Instagram now supports HDR photos!

Instagram (IG) and Threads just added support for HDR (High Dynamic Range) photos! This means we are starting to see the first steps toward mainstream use of these enhanced images. HDR photos look more true to life by retaining the full color and dynamic range captured by the camera sensor.

I’m still testing to see what works best, but have posted a few HDR test images to my IG account (note that I have yet to find a way to get a final post that fully matches my the complex edits I’m doing on my computer, which isn’t surprising as support for sharing phone captures is the natural first step for a mobile-first platform).


How can you view HDR photos on Instagram?

IG supports HDR on all major platforms: iPhone, Android, and on the web (with a supporting browser like Chrome). Most smart phones  support HDR, as do most Apple laptops sold in the last several years (the 14-16″ M1 or later MacBook Pros look especially stunning). The majority of your audience will likely be able to see your HDR images, as IG is primarily used on mobile phones.

Support is automatic for most users. There’s nothing you need to do on a phone other than ensure you’re up to date on your operating system and the Instagram app. For a computer, see my tests to confirm that your display supports HDR.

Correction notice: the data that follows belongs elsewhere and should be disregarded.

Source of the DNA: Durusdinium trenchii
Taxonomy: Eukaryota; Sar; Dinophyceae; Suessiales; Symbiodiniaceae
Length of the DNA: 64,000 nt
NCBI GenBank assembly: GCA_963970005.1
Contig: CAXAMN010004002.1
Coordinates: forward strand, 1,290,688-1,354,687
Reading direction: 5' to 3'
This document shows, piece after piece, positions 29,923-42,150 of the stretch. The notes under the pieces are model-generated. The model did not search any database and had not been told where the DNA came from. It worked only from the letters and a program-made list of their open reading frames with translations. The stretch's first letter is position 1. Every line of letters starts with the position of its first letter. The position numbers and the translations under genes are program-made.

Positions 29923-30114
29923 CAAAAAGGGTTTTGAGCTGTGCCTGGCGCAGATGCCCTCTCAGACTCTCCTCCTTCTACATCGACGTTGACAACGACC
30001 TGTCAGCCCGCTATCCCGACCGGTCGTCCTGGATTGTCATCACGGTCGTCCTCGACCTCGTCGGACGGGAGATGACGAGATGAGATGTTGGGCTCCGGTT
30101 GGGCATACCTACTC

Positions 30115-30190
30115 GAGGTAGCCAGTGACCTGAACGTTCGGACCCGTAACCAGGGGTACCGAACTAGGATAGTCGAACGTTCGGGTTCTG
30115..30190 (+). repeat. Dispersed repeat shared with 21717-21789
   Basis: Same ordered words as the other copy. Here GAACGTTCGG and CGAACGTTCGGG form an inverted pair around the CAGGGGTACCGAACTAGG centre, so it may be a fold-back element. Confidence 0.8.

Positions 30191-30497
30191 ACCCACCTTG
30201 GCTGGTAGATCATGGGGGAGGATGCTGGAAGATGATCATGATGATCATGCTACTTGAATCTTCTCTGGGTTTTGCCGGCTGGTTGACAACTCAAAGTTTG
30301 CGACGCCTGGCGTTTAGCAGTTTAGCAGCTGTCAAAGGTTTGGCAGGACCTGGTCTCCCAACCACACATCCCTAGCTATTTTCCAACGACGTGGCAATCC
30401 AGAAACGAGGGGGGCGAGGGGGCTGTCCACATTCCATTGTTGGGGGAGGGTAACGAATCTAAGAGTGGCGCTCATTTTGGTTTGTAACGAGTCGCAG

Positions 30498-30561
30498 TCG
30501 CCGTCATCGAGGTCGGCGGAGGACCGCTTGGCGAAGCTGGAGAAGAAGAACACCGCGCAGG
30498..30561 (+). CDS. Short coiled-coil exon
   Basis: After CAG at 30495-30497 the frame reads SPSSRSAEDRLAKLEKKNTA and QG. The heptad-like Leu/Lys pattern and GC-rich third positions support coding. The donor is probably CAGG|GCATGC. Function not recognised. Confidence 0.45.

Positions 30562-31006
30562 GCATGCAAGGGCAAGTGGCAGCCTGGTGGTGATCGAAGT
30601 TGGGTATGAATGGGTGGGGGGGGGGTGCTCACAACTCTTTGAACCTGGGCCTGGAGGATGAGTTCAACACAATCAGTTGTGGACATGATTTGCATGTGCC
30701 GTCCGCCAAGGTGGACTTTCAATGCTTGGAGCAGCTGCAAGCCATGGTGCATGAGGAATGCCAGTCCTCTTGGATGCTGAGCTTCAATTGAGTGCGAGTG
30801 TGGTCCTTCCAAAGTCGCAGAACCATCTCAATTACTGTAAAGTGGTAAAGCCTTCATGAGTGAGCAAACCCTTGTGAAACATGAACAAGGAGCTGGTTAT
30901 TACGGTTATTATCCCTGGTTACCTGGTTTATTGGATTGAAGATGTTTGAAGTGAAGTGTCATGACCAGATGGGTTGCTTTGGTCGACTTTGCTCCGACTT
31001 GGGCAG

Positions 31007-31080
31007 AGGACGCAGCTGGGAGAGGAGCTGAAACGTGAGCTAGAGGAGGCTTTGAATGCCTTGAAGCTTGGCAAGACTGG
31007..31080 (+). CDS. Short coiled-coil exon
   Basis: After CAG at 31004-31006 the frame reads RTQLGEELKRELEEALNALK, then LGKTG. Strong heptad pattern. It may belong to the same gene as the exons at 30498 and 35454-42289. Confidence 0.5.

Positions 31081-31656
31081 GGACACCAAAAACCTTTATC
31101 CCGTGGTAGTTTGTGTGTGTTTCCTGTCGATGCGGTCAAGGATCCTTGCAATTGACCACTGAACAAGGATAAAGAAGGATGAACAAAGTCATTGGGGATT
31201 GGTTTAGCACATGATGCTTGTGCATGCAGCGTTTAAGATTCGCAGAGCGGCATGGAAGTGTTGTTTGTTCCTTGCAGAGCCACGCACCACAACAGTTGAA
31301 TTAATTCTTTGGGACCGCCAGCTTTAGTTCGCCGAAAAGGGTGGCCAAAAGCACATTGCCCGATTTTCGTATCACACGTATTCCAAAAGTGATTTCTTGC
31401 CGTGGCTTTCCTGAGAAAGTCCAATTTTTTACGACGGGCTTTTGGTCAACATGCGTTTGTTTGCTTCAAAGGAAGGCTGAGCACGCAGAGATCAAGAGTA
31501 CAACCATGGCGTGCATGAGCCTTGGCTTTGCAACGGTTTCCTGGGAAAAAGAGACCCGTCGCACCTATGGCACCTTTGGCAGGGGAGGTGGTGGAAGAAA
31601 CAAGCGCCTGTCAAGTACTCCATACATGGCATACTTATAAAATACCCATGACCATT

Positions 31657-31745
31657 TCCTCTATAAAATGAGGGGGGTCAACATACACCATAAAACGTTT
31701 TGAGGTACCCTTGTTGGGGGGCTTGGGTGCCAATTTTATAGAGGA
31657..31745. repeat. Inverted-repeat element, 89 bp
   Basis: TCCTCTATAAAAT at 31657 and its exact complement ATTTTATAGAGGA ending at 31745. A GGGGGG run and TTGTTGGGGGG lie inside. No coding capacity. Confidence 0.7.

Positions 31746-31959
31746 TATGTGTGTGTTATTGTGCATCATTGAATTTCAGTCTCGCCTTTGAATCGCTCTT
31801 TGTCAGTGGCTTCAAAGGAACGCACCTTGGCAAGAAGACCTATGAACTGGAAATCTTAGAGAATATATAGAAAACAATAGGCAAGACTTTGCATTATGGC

Photos will show as HDR in the feed and when viewed large (such as by clicking an image in the grid on a web browser). They currently show as SDR (standard dynamic range) when viewing a profile grid on a mobile device until you click to view a specific image (the grid is HDR on the web). The images are shared as gain maps, which is a standard intended to help optimize display on any monitor (regardless of whether it supports HDR or just SDR).

Support appears to be starting to roll out across other Meta-owned platforms as well. The Threads iOS now supports HDR. And if you share share an IG or Threads post to Facebook, it will show as HDR when viewed on a supporting web browser. Support seems to be expanding/evolving quickly.